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I'd like to offer a service where customers can write arbitrary java code, send it to me, and I'll run it for them on Amazon EC2. My question is: how can I do this without exposing one customer's data to another customer?

Right now I'm thinking that each customer can be sandboxed as their own OS-level user with restricted permissions. Is that good enough?

I understand that this is a tricky issue, but it seems to be one that many people, such as the designers of multi-user OS's and Amazon themselves are solving, so I am optimistic that there might be a good approach.

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Just create new virtual machines on the EC2 cluster for each customer -- Amazon is basically doing the security work for you! – edA-qa mort-ora-y Jun 29 '11 at 12:09
By "arbitrary" are you allowing disk access, net access, etc? – Peter Taylor Jun 29 '11 at 12:19

You are aware of the security manager? It allows you to restrict a lot of functionality, but you need to spend quite some time to make it airtight.

Why not just fire up an new ec2 instance to run it completely seperate?

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Firstly - virtualise.

Secondly - check the terms of service to ensure that Amazon EC2 actually allows you to do this, it sounds like re-selling their service.

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Can you elaborate on "virtualise" ? – Tyler Jun 29 '11 at 9:30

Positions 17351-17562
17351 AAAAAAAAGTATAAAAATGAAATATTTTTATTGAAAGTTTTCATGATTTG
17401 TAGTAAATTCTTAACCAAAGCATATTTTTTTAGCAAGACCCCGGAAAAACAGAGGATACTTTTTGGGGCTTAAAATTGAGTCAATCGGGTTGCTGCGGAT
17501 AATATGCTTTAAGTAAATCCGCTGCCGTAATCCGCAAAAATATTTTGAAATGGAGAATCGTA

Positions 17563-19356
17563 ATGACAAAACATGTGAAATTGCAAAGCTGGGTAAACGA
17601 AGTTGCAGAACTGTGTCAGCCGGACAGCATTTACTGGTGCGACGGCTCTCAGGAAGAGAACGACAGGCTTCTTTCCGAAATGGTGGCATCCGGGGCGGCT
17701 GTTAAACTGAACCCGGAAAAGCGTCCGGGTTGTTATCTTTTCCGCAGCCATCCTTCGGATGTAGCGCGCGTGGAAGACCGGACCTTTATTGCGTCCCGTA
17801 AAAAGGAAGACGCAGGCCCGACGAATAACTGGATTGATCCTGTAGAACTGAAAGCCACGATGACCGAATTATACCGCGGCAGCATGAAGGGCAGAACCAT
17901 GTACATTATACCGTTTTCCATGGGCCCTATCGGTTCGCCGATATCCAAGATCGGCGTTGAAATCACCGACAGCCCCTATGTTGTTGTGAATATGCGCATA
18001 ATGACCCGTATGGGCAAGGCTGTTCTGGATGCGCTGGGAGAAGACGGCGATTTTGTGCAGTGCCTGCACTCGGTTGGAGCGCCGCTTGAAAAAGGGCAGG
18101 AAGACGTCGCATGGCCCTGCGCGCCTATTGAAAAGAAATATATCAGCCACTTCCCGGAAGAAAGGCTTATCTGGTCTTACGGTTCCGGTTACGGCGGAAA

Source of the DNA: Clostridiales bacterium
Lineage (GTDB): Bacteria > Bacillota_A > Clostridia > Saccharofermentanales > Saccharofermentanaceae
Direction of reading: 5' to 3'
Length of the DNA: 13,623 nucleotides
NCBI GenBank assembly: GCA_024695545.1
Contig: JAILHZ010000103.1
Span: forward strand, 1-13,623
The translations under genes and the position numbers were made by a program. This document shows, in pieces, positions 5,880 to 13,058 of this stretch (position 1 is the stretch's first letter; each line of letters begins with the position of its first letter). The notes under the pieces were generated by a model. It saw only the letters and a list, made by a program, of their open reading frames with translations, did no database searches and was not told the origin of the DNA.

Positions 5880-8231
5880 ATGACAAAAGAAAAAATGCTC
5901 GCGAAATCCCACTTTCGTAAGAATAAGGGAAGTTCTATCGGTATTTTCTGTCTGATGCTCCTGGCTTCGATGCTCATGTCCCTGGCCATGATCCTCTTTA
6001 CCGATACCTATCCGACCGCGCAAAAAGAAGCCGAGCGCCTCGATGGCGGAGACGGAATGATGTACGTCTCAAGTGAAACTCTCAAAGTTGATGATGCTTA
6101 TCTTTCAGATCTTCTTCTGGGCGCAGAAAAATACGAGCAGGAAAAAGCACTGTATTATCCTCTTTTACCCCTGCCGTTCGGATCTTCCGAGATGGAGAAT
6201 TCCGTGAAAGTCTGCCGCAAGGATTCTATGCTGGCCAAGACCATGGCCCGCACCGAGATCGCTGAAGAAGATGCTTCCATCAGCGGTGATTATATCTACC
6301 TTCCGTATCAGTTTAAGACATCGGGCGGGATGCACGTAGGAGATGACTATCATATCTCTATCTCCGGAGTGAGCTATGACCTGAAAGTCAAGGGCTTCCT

Also, I don't mean at all to simply re-sell their service. I plan to add a lot of functionality, and as part of this functionality, I'd like to allow developers to write custom code to give them (as customers) more power. I'm not at liberty to go into details, but I'm confident that this does not violate their terms of service. It is in keeping with the spirit of what AWS is built for, and, in case that's not enough, I have actually read the terms of service (aka AWS Customer Agreement), and what I want to do is allowable. – Tyler Jun 29 '11 at 9:35
Virtualise: keep each customer separate, use a virtual machine (ie virtualise the entire machine and operating system). Or only allow code to run thats using some kind of virtualised environment / specially designed for sandboxing, something like that. It depends on what AWS actually permit [I have not checked.] You may still have issues - for example customer write code that uses all available CPU will likely result in a "please do not do that again" along with termination of whatever (possibly everything) you have running. Take care with this kind of thing. – quickly_now Jun 29 '11 at 9:40

Your only safe way to do it (and not 100% foolproof) is to audit their code yourself before running it. Use of code review tools will catch a lot of potential security issues, and manual code review should catch most of the rest.

I would be exceedingly worried about trying to do this - you do have good liability insurance, right? And you can manage legal battles in all the countries your clients are based in?

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Read about section at for a general description of security measures for online interpreter/complier. The guy uses virtualization and chroot and periodically restores virtual machines from backups. Maybe he would license his supervisor software, it's probably one of the reasons he runs the whole project for.

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